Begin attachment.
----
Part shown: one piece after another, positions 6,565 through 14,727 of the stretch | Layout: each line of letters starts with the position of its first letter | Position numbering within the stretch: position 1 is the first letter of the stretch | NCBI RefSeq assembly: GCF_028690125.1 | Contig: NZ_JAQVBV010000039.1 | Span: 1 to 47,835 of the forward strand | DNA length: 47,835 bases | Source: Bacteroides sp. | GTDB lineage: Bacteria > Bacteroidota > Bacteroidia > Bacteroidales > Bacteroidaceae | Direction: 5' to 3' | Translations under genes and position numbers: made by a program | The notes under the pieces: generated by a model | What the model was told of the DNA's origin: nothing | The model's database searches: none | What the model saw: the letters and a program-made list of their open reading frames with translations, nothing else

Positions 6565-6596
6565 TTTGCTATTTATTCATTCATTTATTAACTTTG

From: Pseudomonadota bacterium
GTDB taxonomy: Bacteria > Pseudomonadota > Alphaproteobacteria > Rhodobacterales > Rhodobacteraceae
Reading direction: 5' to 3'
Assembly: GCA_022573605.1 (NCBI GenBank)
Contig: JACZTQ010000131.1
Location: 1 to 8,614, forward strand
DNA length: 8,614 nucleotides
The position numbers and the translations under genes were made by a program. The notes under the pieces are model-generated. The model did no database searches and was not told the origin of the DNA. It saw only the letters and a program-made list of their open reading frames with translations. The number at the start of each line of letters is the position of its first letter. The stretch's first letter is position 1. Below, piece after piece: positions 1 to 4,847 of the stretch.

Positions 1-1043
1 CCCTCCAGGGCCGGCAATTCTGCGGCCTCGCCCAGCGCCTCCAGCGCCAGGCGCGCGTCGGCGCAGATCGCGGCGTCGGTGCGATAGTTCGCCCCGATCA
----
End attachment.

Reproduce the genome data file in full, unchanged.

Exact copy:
Part shown: one piece after another, positions 6,565 through 14,727 of the stretch | Layout: each line of letters starts with the position of its first letter | Position numbering within the stretch: position 1 is the first letter of the stretch | NCBI RefSeq assembly: GCF_028690125.1 | Contig: NZ_JAQVBV010000039.1 | Span: 1 to 47,835 of the forward strand | DNA length: 47,835 bases | Source: Bacteroides sp. | GTDB lineage: Bacteria > Bacteroidota > Bacteroidia > Bacteroidales > Bacteroidaceae | Direction: 5' to 3' | Translations under genes and position numbers: made by a program | The notes under the pieces: generated by a model | What the model was told of the DNA's origin: nothing | The model's database searches: none | What the model saw: the letters and a program-made list of their open reading frames with translations, nothing else

Positions 6565-6596
6565 TTTGCTATTTATTCATTCATTTATTAACTTTG

From: Pseudomonadota bacterium
GTDB taxonomy: Bacteria > Pseudomonadota > Alphaproteobacteria > Rhodobacterales > Rhodobacteraceae
Reading direction: 5' to 3'
Assembly: GCA_022573605.1 (NCBI GenBank)
Contig: JACZTQ010000131.1
Location: 1 to 8,614, forward strand
DNA length: 8,614 nucleotides
The position numbers and the translations under genes were made by a program. The notes under the pieces are model-generated. The model did no database searches and was not told the origin of the DNA. It saw only the letters and a program-made list of their open reading frames with translations. The number at the start of each line of letters is the position of its first letter. The stretch's first letter is position 1. Below, piece after piece: positions 1 to 4,847 of the stretch.

Positions 1-1043
1 CCCTCCAGGGCCGGCAATTCTGCGGCCTCGCCCAGCGCCTCCAGCGCCAGGCGCGCGTCGGCGCAGATCGCGGCGTCGGTGCGATAGTTCGCCCCGATCA